When two siblings work together on a comic, it creates a rare interview opportunity. The dynamics of a typical collaboration, with unrelated creators, when successful, means there’s a strong rapport between storytellers. But the link between two brothers, as in the case with Shobo and Shof Coker, means a level of candor and communication that I really wanted to discuss with the creators of Outcasts of Jupiter. Their formative years as children in Lagos, Nigeria, and its impact on their storytelling approach, was another area of interest for me.
Typically, I don’t interview a creator twice about the same project. However, David Liss is a writer whom I consider to be greatly undervalued; if you never read the Black Panther stories he did with Francesco Francavilla a few years ago, you should remedy that situation immediately. We initially discussed his creator-owned Angelica Tomorrow in 2012, but along the way publishing plans (and options available to Liss) expanded, and an opportunity presented itself to bring artist Allen Byrns into the discussion.
Thursday marks 10 years since the first 24 Hour Comics Day. In recognition of this milestone, Nat Gertler, who organized that first day and orchestrated the event annually through 2007, was more than happy to share his recollections of its formation. One detail that surprised was that the 2005 collection features the first sold story by award-winning artist Fiona Staples.
It doesn’t matter how many years I’ve read comics, on the eve for the launch of a new series that piques my interest, I always get pumped with excitement. Such is the case this week, given that writer Cullen Bunn and artist Dale Eaglesham‘s Sinestro #1 hits shelves on Wednesday.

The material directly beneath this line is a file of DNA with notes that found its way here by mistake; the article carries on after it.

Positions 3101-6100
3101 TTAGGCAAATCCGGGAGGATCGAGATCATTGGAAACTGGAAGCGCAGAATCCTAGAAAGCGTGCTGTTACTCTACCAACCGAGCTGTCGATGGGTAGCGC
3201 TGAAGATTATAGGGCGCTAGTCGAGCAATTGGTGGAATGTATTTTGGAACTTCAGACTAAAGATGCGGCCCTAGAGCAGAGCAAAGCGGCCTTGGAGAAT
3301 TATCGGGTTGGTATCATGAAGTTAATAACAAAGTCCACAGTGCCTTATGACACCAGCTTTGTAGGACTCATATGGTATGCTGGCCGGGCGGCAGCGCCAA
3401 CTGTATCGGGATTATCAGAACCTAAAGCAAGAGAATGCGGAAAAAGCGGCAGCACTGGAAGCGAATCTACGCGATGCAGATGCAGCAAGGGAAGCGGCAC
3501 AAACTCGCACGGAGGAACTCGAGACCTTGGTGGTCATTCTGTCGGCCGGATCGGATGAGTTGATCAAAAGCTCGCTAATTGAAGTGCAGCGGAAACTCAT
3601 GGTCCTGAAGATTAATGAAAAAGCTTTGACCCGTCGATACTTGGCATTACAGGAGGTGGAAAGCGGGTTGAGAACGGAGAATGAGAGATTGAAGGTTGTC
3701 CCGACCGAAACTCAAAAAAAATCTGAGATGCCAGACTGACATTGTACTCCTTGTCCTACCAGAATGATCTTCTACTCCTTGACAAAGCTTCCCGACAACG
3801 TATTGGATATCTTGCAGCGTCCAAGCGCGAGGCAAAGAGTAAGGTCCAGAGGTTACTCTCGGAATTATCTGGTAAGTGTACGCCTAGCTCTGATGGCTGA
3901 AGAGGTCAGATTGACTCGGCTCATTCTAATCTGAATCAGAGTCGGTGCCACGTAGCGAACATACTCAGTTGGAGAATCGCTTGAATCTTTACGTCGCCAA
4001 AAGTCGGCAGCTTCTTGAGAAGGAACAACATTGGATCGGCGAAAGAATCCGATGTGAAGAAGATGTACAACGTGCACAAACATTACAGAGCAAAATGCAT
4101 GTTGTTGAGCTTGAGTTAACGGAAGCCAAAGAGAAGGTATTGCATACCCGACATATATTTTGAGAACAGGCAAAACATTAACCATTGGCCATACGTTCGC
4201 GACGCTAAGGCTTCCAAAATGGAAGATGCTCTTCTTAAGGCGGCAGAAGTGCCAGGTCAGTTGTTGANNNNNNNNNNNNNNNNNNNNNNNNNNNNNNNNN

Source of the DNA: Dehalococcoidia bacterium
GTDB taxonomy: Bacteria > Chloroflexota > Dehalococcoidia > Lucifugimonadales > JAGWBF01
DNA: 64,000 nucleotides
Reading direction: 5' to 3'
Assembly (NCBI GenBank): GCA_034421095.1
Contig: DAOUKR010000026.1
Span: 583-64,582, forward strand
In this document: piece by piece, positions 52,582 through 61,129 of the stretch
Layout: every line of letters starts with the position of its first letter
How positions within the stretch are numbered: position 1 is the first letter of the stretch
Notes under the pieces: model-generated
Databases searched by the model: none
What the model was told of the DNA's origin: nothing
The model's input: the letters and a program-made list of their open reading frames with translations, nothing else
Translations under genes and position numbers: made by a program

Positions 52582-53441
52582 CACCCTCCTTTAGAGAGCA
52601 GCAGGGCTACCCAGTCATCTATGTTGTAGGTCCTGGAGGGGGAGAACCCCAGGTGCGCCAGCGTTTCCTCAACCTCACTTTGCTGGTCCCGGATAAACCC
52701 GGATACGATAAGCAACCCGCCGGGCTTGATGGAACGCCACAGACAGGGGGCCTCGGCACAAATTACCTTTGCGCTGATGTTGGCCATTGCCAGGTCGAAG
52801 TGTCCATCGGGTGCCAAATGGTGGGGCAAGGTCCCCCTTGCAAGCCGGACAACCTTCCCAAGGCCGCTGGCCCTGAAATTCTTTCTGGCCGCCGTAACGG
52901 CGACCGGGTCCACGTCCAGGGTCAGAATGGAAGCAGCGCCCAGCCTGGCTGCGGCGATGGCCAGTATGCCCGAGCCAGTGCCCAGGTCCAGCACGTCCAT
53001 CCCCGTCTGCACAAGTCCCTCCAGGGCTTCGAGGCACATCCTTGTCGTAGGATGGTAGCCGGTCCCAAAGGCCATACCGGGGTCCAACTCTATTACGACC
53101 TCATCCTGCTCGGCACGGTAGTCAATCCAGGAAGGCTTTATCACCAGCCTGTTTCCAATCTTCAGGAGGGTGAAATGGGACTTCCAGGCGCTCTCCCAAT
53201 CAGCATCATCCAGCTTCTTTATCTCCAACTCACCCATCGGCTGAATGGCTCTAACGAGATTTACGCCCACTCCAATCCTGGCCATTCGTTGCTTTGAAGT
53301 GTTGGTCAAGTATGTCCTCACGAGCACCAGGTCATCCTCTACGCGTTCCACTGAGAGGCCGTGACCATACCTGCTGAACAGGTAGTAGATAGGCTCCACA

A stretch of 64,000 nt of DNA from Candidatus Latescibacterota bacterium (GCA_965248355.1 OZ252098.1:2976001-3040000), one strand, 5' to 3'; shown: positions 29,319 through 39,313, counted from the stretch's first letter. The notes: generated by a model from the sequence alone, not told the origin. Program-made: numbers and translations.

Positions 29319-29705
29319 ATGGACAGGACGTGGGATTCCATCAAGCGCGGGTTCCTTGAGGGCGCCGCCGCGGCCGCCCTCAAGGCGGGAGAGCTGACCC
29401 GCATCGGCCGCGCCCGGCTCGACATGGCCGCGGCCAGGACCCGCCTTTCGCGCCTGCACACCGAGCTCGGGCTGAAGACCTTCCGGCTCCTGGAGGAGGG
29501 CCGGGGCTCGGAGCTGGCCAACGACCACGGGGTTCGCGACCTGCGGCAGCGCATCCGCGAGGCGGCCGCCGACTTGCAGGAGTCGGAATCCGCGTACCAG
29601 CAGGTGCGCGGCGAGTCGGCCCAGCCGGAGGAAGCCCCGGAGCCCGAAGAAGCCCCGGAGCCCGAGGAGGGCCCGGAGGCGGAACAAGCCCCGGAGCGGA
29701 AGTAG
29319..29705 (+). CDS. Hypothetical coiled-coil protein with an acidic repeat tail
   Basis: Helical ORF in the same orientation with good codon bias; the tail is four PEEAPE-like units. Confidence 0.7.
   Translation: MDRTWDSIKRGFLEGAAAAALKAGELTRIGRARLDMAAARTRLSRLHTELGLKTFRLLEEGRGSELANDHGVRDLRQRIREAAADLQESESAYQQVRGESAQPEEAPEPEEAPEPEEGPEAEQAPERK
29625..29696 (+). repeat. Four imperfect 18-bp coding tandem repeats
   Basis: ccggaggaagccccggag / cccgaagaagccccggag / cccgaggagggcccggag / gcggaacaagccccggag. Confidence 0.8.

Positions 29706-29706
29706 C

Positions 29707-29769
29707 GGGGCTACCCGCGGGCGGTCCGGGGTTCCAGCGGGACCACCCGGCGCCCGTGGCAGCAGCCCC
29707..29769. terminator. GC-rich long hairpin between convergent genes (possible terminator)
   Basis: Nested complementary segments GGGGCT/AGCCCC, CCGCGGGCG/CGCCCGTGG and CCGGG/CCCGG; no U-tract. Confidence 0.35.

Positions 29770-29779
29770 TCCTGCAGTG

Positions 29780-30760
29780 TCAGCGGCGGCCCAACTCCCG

The series marks a departure in style for Eaglesham as he pursues a darker, horror tone, an approach he discusses in this interview. He also discusses discusses the opportunity to digitally ink his art, being colored by Jason Wright, collaborating with Bunn, and looking forward for the chance to indulge in Kirby dots (aka Kirby Krackle).
Earlier this week many of us delighted at the reveal of Ming Doyle‘s homage to John Byrne’s classic X-Men #137 (Phoenix Must Die!). The commission was done for Rachel Edidin in anticipation of the first episode of Rachel and Miles X-Plain the X-Men, Edidin’s new podcast with Miles Stokes that debuts this weekend.
Back in December 2013, Dark Horse revealed the covers for its May 3, 2014’s Free Comic Book Day offerings. One of those covers is for Project Black Sky featuring Captain Midnight and Brain Boy from cover and interior artist Michael Broussard.
Her narrative focus has shifted from Nurse Nurse‘s futuristic sci-fi vibe to the motorcycle road trip (and accompanying drama as well as conflict, plus a few nuns) of Operation Margarine. It was a delightful surprise to learn her new work’s connection to Roland Barthes’ Mythologies.
Archie Comics is in an unusual position among North American comics companies, as not only is a majority of its titles geared toward younger readers, but a majority of that audience is female.
Curious to learn how Archie maintains that readership, I reached out to President Mike Pellerito to discuss how he envisions the market for the company’s core kids line, and how he seeks to expand what it offers. Of course, the recent hiring of Roberto Aguirre-Sacasa as chief creative officer and his potential impact on the line became central to the discussion.
In the comments section, please be sure to answer Pellerito’s question to Robot 6 readers.